Saturday, December 07, 2013

"Virtual and Actual Gated Communities"

Standing at a bus top in one of the "new town"s in a Tokyo suburb, I thought how to explain the feeling I had, and the first word that came to mind was... "creepy".  That's probably a little bit of an overstatement, but while walking down the streets lined with attractive houses and carefully maintained yards/gardens, I had a very powerful feeling of not belonging to the area.  Only a few of the people I came near overtly stared at me, but there was a feeling of my every move being watched.

Not wanting to test that uneasy feeling, I heeded the urge to get out of there and went/hurried to the bus stop.  On foot, the houses seemed to stretch uncomfortably into the distance, but after boarding the nearly empty bus, it motored out of the area rather rapidly.  There's nothing like walking to give yourself an appreciation (via contrast) for the convenience of power-driven wheeled transportation.

It wasn't a gated community exactly, but in its isolation (an island of houses not connected with anything else and accessible only via car or bus), I think you could put it in the same category as a gated community.  As I write that, one experience in particular comes to mind.  I sat down on a public bench for a few minutes near the (only?) grocery store, and a man sat on a bench opposite from me and stared very openly/rudely at me with a look that seemed to say "What are you doing in my area?".  That alone wouldn't be a big deal, but the whole area felt very strange and had a radically different atmosphere from what I'm used to in more central/normal areas of Tokyo.

As the bus motored back to civilization, I felt relieved and thought I was free of gated communities for the day, but then I (for old time's sake) went to an area (on the other side of town) that I used to spend a lot of time in.  Walking out of the rebuilt station, I looked over and - lo! there was a rather tall residential tower (read "vertical gated community") near the station.  I walked over to try and comprehend this new beast in an area of town that still felt like an old friend.  Walking around it, I stopped on the far side and looked up - feeling a little dumbfounded at all that mass reaching up into the sky.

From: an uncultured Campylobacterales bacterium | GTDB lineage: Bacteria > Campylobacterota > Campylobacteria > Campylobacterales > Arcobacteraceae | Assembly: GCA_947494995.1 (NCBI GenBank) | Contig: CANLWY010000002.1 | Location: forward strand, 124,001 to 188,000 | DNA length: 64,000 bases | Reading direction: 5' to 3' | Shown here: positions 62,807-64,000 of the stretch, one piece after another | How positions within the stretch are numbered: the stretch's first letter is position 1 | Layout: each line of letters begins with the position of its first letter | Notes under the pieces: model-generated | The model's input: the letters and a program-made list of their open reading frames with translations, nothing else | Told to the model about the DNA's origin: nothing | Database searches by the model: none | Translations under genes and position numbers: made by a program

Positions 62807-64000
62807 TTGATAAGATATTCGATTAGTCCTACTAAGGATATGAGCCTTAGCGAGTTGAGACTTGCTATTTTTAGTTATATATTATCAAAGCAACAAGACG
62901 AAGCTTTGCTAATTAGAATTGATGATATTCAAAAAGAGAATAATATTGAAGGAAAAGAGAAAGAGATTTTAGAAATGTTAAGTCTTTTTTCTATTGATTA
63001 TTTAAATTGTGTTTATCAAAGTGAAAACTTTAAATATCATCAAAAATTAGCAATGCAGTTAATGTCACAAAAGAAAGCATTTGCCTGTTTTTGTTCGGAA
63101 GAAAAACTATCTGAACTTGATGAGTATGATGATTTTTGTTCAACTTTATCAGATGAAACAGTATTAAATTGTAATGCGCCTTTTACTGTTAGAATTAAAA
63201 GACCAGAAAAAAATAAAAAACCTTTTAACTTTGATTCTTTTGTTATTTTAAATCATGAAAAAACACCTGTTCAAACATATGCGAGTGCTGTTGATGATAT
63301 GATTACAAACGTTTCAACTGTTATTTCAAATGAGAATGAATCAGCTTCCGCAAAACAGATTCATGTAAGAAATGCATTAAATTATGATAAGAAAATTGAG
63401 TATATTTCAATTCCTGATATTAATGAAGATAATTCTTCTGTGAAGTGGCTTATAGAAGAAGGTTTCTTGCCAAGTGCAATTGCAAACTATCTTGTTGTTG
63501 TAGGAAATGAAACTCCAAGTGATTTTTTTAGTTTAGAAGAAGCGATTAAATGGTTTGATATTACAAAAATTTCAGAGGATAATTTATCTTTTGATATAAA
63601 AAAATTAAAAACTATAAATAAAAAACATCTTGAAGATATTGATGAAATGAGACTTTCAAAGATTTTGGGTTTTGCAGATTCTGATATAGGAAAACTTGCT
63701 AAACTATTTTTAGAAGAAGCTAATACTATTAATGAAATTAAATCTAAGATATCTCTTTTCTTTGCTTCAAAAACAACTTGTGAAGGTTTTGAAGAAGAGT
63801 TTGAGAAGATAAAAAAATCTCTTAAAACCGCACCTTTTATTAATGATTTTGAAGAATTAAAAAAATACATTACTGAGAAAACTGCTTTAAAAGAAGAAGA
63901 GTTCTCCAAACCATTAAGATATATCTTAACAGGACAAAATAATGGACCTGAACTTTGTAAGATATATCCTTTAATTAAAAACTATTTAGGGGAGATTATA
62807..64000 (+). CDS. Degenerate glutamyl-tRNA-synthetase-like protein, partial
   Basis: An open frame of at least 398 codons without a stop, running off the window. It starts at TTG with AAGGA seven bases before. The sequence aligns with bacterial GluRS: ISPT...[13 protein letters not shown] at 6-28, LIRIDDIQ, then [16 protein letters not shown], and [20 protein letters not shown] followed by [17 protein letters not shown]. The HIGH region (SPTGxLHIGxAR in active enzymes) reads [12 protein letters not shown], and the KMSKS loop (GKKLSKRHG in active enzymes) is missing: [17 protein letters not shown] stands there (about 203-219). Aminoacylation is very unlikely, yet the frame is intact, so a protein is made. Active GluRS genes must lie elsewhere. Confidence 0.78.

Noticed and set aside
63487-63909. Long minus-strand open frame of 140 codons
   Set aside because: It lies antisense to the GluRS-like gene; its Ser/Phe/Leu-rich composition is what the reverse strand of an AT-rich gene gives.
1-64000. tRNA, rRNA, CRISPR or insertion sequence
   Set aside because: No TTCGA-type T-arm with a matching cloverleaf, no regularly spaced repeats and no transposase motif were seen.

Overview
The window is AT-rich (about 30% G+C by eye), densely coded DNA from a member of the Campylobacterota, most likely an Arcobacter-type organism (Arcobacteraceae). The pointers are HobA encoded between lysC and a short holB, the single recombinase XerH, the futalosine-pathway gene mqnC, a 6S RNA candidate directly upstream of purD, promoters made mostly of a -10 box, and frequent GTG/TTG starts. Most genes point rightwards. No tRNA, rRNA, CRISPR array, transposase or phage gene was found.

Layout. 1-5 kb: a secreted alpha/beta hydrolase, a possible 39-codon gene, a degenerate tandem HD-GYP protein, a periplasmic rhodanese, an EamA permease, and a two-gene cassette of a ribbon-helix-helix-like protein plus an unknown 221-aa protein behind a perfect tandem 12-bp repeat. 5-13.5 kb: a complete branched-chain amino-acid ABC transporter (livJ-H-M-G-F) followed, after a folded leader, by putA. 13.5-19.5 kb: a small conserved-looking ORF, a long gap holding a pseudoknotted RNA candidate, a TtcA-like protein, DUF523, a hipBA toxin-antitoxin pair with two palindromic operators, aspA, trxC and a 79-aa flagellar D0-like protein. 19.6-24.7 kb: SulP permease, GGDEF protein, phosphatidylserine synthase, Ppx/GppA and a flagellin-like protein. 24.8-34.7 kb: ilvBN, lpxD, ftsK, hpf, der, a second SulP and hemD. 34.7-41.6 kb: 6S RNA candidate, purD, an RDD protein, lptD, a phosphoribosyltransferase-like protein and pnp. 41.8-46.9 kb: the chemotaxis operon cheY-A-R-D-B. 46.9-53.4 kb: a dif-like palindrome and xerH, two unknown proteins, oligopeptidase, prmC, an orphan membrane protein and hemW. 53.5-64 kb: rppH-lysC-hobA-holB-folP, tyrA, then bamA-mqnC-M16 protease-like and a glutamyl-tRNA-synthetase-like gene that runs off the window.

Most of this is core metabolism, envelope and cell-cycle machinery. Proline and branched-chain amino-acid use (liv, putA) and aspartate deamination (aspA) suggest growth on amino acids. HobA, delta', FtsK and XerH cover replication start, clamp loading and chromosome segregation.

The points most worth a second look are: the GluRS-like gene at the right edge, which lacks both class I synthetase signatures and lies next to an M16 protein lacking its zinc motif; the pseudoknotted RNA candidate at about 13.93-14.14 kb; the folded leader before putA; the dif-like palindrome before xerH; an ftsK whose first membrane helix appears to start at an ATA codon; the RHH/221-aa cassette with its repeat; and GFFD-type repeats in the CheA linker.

The interior lighting seemed to be about evenly split between yellow-tinted and stark white.  Continuing around towards the station, I thought I'd walk up near the entrance of the tower for a few seconds.  I walked up, looked at (the outside of) the entrance doors, and then walked a few steps over towards a covered area apparently for taxis, delivery vehicles, etc.  Comprehending the design, I was about to leave when I noticed a security man approaching me.  Seeing the expression on his face, I said "Oh, sorry!  I used to often come to this area... I was just taking a quick look".  He looked at me as though I were some kind of horrible criminal and said, "So you don't have business with someone in the building?", to which I replied, "No, I don't.  Sorry to have disturbed you", and I took my leave.  [The conversation on both sides was in Japanese, BTW.]

It was a much more unpleasant experience for me than it should have been.  From the radio waves emanating from the guard and the way he was looking at me, you would think he had caught me inside the building doing something terrible and wrong.  I guess, in the messed up era we live in, *looking* at the *outside* of the entrance doors to a vertical gated community is a really terrible thing?

After that, I walked around the area a bit, both finding old familiar things and feeling a little disoriented at all the things that had vanished without a trace.  As I walked around, with the tower always in line of sight (it's quite tall), it suddenly seemed ugly, unfriendly, and even menacing in a real, but hard to explain/define way.

Lyle (Hiroshi) Saxon

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